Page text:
Lets say I want to become a computer hardware engineer and I get accepted to Caltech.

<p>Caltech offers Comp Sci and Electrical Engineering, but not specifically Computer Engineering majors. Would it be wiser to go to a different school? Would it be alright to just go to Caltech and take their Electrical Engineering major?</p>

<p>Comp Sci, EE, Comp Eng, the fact is, in the working world, nobody really cares. For the purposes of hiring, what is far more important is your work experience (as evidenced by summer internships, co-ops, research projects. etc. ), what you know about the industry and how your interview skills are. No computer company is going to say "Your technical qualifications are great, your experience is your interview is great, you know the industry well, but since you have a EE or CS degree but not a computer engineering degree, we're not going to hire you". Never happen. </p>

<p>Which gets to something I've been saying many times - just because you major in something does not mean that you can only get a job doing that thing. I knew a guy with an English degree who got offered a computer job. Of course it should be said that he did a lot of computer work as a hobby and to make extra money, and by the time he graduated, he probably had more practical computer experience than even some of the CS/CompE grads did.</p>

<p>^Exactly what I was hoping for.</p>


<p>Computer Engineering is just a specialty of Electrical Engineering. Just major in EE and take some computer hardware classes and you should be fine.</p>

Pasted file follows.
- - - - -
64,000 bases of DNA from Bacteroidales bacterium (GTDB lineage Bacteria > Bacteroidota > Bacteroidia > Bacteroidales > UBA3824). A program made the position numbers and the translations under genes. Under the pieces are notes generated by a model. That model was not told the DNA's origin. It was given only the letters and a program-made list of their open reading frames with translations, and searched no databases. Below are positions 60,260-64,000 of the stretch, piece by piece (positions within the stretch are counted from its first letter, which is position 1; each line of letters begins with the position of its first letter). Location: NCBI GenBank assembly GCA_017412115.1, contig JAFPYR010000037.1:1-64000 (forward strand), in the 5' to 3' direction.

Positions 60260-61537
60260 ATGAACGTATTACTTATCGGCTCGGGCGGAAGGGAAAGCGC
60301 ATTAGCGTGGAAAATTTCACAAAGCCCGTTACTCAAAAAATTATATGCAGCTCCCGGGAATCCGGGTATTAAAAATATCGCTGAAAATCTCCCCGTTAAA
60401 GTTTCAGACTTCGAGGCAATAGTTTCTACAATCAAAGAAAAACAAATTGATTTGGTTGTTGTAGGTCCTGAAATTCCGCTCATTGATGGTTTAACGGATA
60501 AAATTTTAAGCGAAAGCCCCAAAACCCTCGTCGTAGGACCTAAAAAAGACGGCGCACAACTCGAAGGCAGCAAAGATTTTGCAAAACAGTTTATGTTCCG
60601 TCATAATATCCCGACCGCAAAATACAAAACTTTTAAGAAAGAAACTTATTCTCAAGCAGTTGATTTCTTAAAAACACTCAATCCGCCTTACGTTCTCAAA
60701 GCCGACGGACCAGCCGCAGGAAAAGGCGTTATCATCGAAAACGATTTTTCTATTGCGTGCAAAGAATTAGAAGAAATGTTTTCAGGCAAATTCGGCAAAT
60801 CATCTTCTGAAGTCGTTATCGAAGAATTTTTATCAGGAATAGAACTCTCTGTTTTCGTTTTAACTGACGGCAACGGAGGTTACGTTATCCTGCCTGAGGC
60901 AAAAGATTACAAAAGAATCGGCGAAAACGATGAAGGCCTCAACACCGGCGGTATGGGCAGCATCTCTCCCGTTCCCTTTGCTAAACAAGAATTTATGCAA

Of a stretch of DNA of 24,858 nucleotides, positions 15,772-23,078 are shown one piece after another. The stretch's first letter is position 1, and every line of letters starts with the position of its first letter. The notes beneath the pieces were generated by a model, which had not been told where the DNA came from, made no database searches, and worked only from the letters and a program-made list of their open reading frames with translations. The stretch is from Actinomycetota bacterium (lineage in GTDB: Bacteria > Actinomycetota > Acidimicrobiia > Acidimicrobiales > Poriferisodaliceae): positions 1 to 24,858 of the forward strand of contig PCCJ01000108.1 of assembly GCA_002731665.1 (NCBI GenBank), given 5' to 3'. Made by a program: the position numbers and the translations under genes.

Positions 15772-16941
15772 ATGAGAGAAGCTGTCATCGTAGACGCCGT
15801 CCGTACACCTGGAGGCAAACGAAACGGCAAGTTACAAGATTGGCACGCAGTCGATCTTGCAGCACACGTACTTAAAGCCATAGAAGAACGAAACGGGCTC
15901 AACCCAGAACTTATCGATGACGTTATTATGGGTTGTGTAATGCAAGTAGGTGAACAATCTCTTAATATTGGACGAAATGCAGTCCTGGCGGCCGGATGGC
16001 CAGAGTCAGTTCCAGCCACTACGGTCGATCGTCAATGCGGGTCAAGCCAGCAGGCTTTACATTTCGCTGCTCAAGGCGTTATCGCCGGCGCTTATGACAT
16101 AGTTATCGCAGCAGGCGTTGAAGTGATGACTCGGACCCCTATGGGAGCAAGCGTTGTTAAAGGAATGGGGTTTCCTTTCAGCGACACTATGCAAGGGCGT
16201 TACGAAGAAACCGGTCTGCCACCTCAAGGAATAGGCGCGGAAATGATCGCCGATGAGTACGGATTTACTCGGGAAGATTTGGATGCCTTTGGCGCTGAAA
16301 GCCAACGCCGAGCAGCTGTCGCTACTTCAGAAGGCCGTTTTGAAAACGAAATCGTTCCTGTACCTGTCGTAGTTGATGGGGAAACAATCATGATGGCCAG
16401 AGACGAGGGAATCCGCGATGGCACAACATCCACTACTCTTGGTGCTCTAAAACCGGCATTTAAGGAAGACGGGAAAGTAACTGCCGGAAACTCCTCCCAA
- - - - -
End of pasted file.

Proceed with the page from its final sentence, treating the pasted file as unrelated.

<p>You'll love CalTech. One of my good friends runs one of the Intel chip lines and has an EE from CalTech.</p>


<p>Actually Google will not hire you unless you have a BS in Computer Science. Some guy wrote about this in his blog, he got his BS in EE at some university and was pursuing a MS in CS at UC Irvine and they rejected him and told him flat out that he needed a BS in CS, lame.</p>

<p>Rage_fan, I don't know about that. Wayne Rosing was the legendary long-time VP of Engineering at Google who just stepped down recently. Rosing is widely credited with scaling Google to the virtual supercomputer cluster that it is today. Yet not only does Rosing not have a BS in CS, he doesn't even have a bachelor's degree at all. </p>

<p>I think that the guy in the blog is either himself lying, or that Google lied to him in not telling him the real reason for why he got rejected. The fact is, not only are there are engineers at Google who do not have BS degrees in CS, some of them never even went to college at all.</p>

<p>I hardly believe he was turned down because he didnt have BS in CS. I'm sure that had to be something else on his resume that made the HR person immediately turn sour.</p>

<p>he probably put that he is a Microsoft Certified Systems Engineer.. :D</p>